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Abuse, egg attacks, and a vandalised car -- Nigel Farage says his life is 'miserable' after Brexit

  • Nigel Farage says his life is “tough” after Brexit.
  • The former UKIP leader said he and his children are targets of abuse.
  • He added that he is “skint” despite drawing a near £90,000 ($US119,000) salary as an MEP.

Nigel Farage has bemoaned the state of his life after Brexit in a “soul-baring interview” with the Daily Mail.

The former UKIP leader told the newspaper that he has “a lot of aggro to deal with” after he helped spearhead the UK’s departure from the European Union in June last year.

Farage listed a catalogue of woes as part of the interview, claiming that the level of “aggression and unpleasantness” he experiences in London is “constant.” Farage said:

  • He can’t go to the pub without security.
  • He receives verbal abuse, has been egged, and had the bolts loosened on his car wheels.
  • His four children are also being abused and are easy targets because of their “very unusual surname.”
  • The MEP also repeated claims that he has been sent death threats.

Farage said he is “skint,” despite drawing a £89,700 salary from the work he does in Brussels. Farage also earns money from his broadcasting work for radio station LBC, as well as other interests.

Things have got so difficult, Farage considered moving to the US. “I have thought about the States. Life is easier over there, but I am very English. I like going to watch cricket at Lord’s. I like my walks on the North Downs [near his home in Kent]. So, we’ll just have to see. It’s quite tough,” he said.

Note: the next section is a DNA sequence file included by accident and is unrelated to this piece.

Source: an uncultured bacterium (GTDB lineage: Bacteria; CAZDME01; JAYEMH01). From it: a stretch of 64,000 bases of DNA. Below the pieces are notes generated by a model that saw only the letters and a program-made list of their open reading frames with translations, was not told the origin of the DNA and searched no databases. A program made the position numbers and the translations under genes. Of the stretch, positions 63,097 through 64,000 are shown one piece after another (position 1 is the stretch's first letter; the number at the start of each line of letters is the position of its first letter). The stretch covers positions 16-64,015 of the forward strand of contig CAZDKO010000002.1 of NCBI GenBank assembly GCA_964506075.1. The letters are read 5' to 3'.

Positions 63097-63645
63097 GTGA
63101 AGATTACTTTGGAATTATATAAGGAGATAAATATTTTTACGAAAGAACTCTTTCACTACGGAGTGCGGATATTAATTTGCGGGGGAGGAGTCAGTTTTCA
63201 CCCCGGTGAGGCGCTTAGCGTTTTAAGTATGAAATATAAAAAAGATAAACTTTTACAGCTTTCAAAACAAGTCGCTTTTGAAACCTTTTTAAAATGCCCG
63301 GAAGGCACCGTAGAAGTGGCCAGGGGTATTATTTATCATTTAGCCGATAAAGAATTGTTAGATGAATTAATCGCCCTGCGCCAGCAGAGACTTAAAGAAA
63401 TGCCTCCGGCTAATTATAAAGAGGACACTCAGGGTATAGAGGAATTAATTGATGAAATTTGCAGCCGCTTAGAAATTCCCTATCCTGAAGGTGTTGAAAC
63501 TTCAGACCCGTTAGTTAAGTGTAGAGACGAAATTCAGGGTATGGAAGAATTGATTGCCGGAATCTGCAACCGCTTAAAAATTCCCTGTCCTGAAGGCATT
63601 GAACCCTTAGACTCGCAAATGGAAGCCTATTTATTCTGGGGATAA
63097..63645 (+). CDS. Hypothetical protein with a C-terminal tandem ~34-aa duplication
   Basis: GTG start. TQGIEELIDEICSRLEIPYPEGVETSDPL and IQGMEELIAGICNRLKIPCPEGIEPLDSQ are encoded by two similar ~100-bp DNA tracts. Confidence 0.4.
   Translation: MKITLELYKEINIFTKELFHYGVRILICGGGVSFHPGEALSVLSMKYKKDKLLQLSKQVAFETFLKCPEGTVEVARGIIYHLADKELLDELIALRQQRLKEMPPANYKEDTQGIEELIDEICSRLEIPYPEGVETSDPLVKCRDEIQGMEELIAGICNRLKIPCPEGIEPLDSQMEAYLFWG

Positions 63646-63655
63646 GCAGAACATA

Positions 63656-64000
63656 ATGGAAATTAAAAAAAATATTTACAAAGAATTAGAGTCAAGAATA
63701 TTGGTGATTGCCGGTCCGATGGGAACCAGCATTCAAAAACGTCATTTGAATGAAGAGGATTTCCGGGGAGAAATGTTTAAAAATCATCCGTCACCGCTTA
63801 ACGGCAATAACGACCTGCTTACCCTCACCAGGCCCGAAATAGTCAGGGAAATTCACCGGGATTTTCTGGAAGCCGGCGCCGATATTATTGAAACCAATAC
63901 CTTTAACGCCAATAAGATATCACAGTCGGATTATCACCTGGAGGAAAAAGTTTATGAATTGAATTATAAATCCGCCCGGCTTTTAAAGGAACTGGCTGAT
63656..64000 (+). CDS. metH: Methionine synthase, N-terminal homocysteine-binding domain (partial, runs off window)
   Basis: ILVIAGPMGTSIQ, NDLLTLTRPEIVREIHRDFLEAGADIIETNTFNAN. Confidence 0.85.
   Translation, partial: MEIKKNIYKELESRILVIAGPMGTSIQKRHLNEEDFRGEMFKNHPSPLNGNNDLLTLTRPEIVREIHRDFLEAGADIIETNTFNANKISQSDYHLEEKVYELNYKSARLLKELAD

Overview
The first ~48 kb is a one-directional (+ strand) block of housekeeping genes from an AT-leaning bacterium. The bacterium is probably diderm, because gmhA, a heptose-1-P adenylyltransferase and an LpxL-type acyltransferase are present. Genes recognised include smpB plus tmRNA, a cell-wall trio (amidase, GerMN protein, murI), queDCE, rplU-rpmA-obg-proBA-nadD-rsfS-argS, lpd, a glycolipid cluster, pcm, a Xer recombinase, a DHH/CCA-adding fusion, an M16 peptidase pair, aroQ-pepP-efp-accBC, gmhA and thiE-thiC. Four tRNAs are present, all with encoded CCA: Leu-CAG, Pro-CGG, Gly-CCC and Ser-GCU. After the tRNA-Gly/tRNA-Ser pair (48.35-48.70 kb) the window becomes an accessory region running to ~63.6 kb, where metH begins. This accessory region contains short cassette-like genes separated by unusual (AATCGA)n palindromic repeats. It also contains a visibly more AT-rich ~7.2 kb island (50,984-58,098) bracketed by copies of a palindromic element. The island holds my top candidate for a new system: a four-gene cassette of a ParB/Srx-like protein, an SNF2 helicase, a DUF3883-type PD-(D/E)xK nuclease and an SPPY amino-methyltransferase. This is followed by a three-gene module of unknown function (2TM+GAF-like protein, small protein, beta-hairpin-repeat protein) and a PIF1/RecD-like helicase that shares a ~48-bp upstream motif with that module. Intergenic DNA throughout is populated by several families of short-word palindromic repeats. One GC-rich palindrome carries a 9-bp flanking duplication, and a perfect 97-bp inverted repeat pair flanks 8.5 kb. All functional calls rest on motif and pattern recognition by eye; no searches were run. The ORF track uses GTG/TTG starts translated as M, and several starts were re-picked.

UKIP leader Paul Nuttall (R) and former Leader Nigel Farage MEP dodge an egg thrown by a youth as they arrive in Stoke-On-Trent for a public meeting this evening on February 6, 2017 in Stoke, England. The Stoke-on-Trent central by-election has been called after sitting Labour MP Tristram Hunt resigned from his seat to be a museum director. The seat has always been a Labour stronghold but will see fierce competition from The United Kingdom Independence Party (UKIP) as they target people who voted for Brexit and the tradtional Labour working classes. (Photo by )Christopher Furlong/Getty ImagesFarage dodges a flying egg alongside former UKIP leader Paul Nuttall.

But he was defiant about the choices he has made, telling the Mail: “When I look back, I weigh everything up and think, ‘If I had the same choices would I do it again?’ Of course I would.”

Farage also spoke about the separation from his wife, Kirsten Farage, admitting that “when you’ve lived on the road out of a suitcase, year after year, fuelled by gin and adrenaline all sorts of things happen.”

He added: “Things in relationships often run their course and what can you do? Do you do what millions of people do and pretend it’s all OK for the rest of your life? There’s a lot of people doing that. They’re miserable too, aren’t they?”


Read the full Daily Mail interview here.

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